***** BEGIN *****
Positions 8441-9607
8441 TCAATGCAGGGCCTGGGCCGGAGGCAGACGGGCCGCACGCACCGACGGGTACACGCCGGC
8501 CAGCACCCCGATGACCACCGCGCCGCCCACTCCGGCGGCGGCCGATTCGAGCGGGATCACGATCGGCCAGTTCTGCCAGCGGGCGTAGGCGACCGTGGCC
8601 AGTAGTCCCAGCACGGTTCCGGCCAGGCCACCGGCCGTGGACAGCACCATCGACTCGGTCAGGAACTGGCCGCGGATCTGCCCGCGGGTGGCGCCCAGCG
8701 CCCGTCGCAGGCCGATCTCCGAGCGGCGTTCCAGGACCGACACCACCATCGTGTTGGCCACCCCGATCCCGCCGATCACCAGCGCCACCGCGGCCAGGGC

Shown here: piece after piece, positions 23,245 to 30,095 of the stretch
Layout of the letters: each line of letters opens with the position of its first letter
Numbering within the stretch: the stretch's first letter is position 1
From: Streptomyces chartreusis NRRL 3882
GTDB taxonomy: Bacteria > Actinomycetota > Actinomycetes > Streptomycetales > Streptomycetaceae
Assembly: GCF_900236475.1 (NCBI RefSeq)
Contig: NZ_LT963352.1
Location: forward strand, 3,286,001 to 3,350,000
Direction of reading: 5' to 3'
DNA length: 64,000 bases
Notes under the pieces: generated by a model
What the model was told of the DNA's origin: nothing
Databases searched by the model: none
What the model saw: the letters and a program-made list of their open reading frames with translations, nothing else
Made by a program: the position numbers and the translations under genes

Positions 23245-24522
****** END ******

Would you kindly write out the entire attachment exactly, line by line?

Positions 8441-9607
8441 TCAATGCAGGGCCTGGGCCGGAGGCAGACGGGCCGCACGCACCGACGGGTACACGCCGGC
8501 CAGCACCCCGATGACCACCGCGCCGCCCACTCCGGCGGCGGCCGATTCGAGCGGGATCACGATCGGCCAGTTCTGCCAGCGGGCGTAGGCGACCGTGGCC
8601 AGTAGTCCCAGCACGGTTCCGGCCAGGCCACCGGCCGTGGACAGCACCATCGACTCGGTCAGGAACTGGCCGCGGATCTGCCCGCGGGTGGCGCCCAGCG
8701 CCCGTCGCAGGCCGATCTCCGAGCGGCGTTCCAGGACCGACACCACCATCGTGTTGGCCACCCCGATCCCGCCGATCACCAGCGCCACCGCGGCCAGGGC

Shown here: piece after piece, positions 23,245 to 30,095 of the stretch
Layout of the letters: each line of letters opens with the position of its first letter
Numbering within the stretch: the stretch's first letter is position 1
From: Streptomyces chartreusis NRRL 3882
GTDB taxonomy: Bacteria > Actinomycetota > Actinomycetes > Streptomycetales > Streptomycetaceae
Assembly: GCF_900236475.1 (NCBI RefSeq)
Contig: NZ_LT963352.1
Location: forward strand, 3,286,001 to 3,350,000
Direction of reading: 5' to 3'
DNA length: 64,000 bases
Notes under the pieces: generated by a model
What the model was told of the DNA's origin: nothing
Databases searched by the model: none
What the model saw: the letters and a program-made list of their open reading frames with translations, nothing else
Made by a program: the position numbers and the translations under genes

Positions 23245-24522